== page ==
You have a website. You tweet. You're on Facebook. You blog. You may think this article doesn't apply to you. Not so fast. Even if your church is using today's social media tools, there is always room for improvement. Having a presence in these social spaces isn't a substitute for continued learning about what some still consider emerging communication tools.
In other words, just knowing how to use social media tools doesn't necessarily mean you know how to use them well.
The best practices for social media continue to evolve as tools and usage change. Last year's best practice may be outdated, so be open to opportunities to continually learn and improve.
Here are a few of the more obvious signs that your church communications may need some help.
1. Your avatar is too small, not sized correctly or blurry. Worse yet, you don't have one.
What's an avatar, you ask? It's a graphic representing you or your church. A photo. An image. Don't have one? Please remedy this soon! Your church's avatar is your online identity. If you're using a logo [the United Methodist cross and flame, for example], be sure to size it so the entire image fits in the square. Does your image have text? Make sure it's big enough to read.
2. Your tweets are rarely retweeted.
People follow you on Twitter to learn more about you, because they care about the work you do or because you have interesting things to say. If you give your followers retweetable content, they'll be your best advocates. Whether you're tweeting inspirational quotes, calls to action around a particular cause or strong statements about who you are and what you believe, give your followers something to share and engage.
3. Your Facebook page only has one administrator — a youth or your pastor.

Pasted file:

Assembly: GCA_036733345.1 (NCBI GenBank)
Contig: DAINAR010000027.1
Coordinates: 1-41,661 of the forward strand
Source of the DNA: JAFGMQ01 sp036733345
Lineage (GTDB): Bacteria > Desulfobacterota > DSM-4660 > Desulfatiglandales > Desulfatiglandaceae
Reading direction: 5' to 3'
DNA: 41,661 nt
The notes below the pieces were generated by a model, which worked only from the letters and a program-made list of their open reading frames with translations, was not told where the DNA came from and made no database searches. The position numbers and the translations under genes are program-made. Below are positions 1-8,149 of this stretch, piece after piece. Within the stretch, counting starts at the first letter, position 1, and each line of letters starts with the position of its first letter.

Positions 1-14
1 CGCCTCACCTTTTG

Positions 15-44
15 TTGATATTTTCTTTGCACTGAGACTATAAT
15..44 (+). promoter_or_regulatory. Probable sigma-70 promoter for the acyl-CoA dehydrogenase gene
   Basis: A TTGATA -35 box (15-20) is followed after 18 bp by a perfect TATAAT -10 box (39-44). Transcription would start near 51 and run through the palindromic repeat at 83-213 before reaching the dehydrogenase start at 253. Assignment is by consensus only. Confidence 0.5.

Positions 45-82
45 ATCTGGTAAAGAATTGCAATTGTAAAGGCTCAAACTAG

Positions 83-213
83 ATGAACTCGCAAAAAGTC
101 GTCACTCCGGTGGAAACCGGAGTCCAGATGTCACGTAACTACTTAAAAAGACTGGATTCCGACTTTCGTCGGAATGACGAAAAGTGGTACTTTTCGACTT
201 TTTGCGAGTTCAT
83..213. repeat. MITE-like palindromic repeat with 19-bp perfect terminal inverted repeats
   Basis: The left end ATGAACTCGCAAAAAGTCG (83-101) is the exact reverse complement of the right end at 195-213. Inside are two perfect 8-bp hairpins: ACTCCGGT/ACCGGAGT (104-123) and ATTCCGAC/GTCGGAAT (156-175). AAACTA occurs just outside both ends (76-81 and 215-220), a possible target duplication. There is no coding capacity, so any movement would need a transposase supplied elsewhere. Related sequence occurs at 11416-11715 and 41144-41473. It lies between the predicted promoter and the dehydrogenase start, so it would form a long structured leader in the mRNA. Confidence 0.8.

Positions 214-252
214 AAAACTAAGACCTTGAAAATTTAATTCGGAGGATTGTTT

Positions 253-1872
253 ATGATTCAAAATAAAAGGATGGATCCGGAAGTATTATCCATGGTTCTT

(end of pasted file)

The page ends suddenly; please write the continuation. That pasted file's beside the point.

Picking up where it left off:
Facebook is not anew communications tool. Managing it should be a part of a broader communications plan for your church. Young people can be great advocates for your social spaces such as Twitter and Facebook. However, don't assume that they are aware of how you as a church would like to communicate and engage in those spaces. Your pastoral staff may be among your administrators, but managing and maintaining your social media spaces shouldn't be their priority. In other words, have a communications plan and make sure that all those involved in carrying it out are on the same page. Having a backup system ensures that your communities are accessible in times of emergency.
4. You have a website or blog, but it doesn't have social media icons or a "Donate Now" button.
This assumes you are on some combination of Facebook, Twitter, Instagram, Pinterest, Tumblr, YouTube or other social space. If you are in these spaces, invite website visitors to interact with you there, too. Social media plug-ins on your website could easily link to all your social platforms, or you can download free social media icons. Here are three more free social media icon resources from Creationswap.com:
- Black and white Flickr, Vimeo, Twitter and Facebook icons
- Black and white circular social media icons
- Pre-made and build-your-own social media icons
Having a "donate" button on the site also encourages visitors, in a very simple way, to support your ministry efforts financially. We are a connectional church, so make sure visitors to your site stay connected in various ways.
So there you have it. Even if you only demonstrate half of the telltale signs listed here, we all could agree that a little refresher of our social media knowhow would help our churches.